A code emergency may sound like something from an episode of Grey’s Anatomy, but it’s not. If the Governor makes an Executive Order, or if a new law is passed by the State Legislature that require immediate new accessibility standards, recycled water usage requirements, or provision of electrical vehicle charging stations, to mention just a few, an Emergency Adoption process begins. It’s fast, triggering an immediate public hearing for the Commission, and takes effect immediately. This is in stark contrast to Triennial and Intervening Cycles, which have a required180-day period between adoption and the new code becoming effective, allowing building departments to train staff and code users to learn the new requirements and plan their
current projects for permit application.

In order to have some checks-and-balances, Emergency Adoptions require the proposing State agencies to undergo the same public workshops, outreach, and comment period as a regular proposal, but AFTER the adoption by the Building Standards Commission. The Emergency Adoption expires after 180 days if the proposing agency doesn’t go through that process and a “final adoption” that makes it permanent.

So with new code books every three years, a slew of blue Supplements about 18 months after that, randomly-arriving blue Supplements for Emergency Adoptions, and the odd yellow Errata arriving whenever a code user finds an “oops”…it’s no wonder that the code process seems random.

But just like the sun’s position shifting slowly with the seasons, there is a broader code-change pattern going on in the background as well. Hopefully this description and chart will help making a little more sense of that for you in the future, and help you and your projects anticipate upcoming code changes as well.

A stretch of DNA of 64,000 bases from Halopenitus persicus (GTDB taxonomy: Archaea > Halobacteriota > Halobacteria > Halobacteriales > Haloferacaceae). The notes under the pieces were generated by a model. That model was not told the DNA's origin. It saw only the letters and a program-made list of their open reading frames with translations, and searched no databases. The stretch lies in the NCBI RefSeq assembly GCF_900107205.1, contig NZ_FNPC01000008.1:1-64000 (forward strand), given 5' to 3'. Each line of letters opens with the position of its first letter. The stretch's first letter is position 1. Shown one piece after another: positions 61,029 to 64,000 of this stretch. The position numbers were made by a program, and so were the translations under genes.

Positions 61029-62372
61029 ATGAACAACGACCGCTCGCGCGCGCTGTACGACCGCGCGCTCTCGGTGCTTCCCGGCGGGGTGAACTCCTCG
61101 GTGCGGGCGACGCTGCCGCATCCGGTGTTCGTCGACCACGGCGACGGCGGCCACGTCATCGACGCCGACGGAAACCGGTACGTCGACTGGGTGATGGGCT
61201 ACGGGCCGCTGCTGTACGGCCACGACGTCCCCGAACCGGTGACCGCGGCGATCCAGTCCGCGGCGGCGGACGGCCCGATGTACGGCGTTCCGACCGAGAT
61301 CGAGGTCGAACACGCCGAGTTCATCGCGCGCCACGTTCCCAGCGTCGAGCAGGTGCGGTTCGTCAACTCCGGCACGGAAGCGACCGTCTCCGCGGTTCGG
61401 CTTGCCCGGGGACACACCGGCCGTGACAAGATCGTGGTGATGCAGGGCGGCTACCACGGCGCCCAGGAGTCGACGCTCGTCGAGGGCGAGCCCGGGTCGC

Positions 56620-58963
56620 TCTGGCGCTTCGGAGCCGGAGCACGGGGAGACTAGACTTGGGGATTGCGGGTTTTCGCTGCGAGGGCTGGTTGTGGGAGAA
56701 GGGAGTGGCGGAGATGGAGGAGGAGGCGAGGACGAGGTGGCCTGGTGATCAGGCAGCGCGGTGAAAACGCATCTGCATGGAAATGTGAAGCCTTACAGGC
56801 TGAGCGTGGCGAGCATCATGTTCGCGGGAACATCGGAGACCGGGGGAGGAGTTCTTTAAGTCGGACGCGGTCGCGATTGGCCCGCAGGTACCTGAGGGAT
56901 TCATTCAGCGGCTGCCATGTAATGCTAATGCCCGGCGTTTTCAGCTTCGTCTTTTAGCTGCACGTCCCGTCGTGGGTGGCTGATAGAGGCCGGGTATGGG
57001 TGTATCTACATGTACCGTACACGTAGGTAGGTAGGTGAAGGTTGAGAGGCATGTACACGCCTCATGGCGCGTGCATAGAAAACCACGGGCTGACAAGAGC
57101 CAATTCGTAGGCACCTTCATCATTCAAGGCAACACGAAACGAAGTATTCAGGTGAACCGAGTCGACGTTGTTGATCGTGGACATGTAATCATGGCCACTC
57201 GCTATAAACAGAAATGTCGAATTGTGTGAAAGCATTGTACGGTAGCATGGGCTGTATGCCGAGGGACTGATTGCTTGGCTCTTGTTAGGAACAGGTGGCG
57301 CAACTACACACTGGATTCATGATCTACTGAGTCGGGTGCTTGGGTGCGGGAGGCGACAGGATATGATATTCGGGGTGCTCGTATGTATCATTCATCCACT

Take a look at for more detail about the code process, to see the details of new code changes in the pipeline, to see when and how YOU can weigh in on future code changes. After 8 years on the Building Standards Commission I’ve seen that there are a relatively few voices providing feedback, so there’s a real opportunity to be heard and have an impact on California’s future codes.

Comments by Kerwin Lee, AIA, CASp:
The basic schedule for code changes is pretty straight forward. Although the State agencies try and follow the timeline for the process, most of the time is eaten up by the agencies, which reduces the time for the public to respond. This is what happened during the latest Intervening Cycle. When code changes are made public by an agency, they first go to a Code Advisory Committee. These committees are made up of professionals representing building and fire officials, construction industry, people with disabilities, architects, and engineers. The committee reviews the proposed changes and provides a recommendation for approval, amendments, or disapproval. Sometimes a proposed change is sent back for further study. In this cycle, the committee I was on, Building Fire and Other, was given less than two weeks to review over a thousand page document of changes. Far too short a time for the committee and public before the formal hearings.

The second problem is the Code Advisory Committee is just that, advisory and has no real clout. The State agency can completely ignore any recommendations from the committees and bring forth a code change with no alterations. This is what I think is a failure in the system. A State agency has all the power to first make proposed changes and then have a code put before the Building Standards Commission without following Advisory recommendation or even public comments. This is what you will see in the coming Tall Wood Building sections when they are published. Instead of adopting what is directly in the 2021 IBC, the State made some changes, reducing the height requirements. In my opinion, these were not justified changes. You can refer to my previous ARCHnews article on Tall Wood Buildings, April-May 2020.

State Agencies are supposed to write code changes based on regulations created in the State by the Legislators or Governor or propose changes that clarify the intent for State needs. They do not have the authority to just write code on their own without justification. Lately the State Agencies have been taking advantage of the system’s lack of control and proposing changes that are beyond their scope and without justification. The biggest issue are code
changes from the Model Codes, which are our national standards. These have been made without justification on why we need it in the State where no other State has these requirements.

We want the codes to change to reflect better understandings of the construction industry, to help clarify what is in the code and changes based on regulations. I am in the belief that if it ain’t broken, don’t change it. The codes are not absolute in guaranteeing safety. Codes reflect how we live. Risk is never eliminated and safety is not absolute, we live with something in between.

Related Articles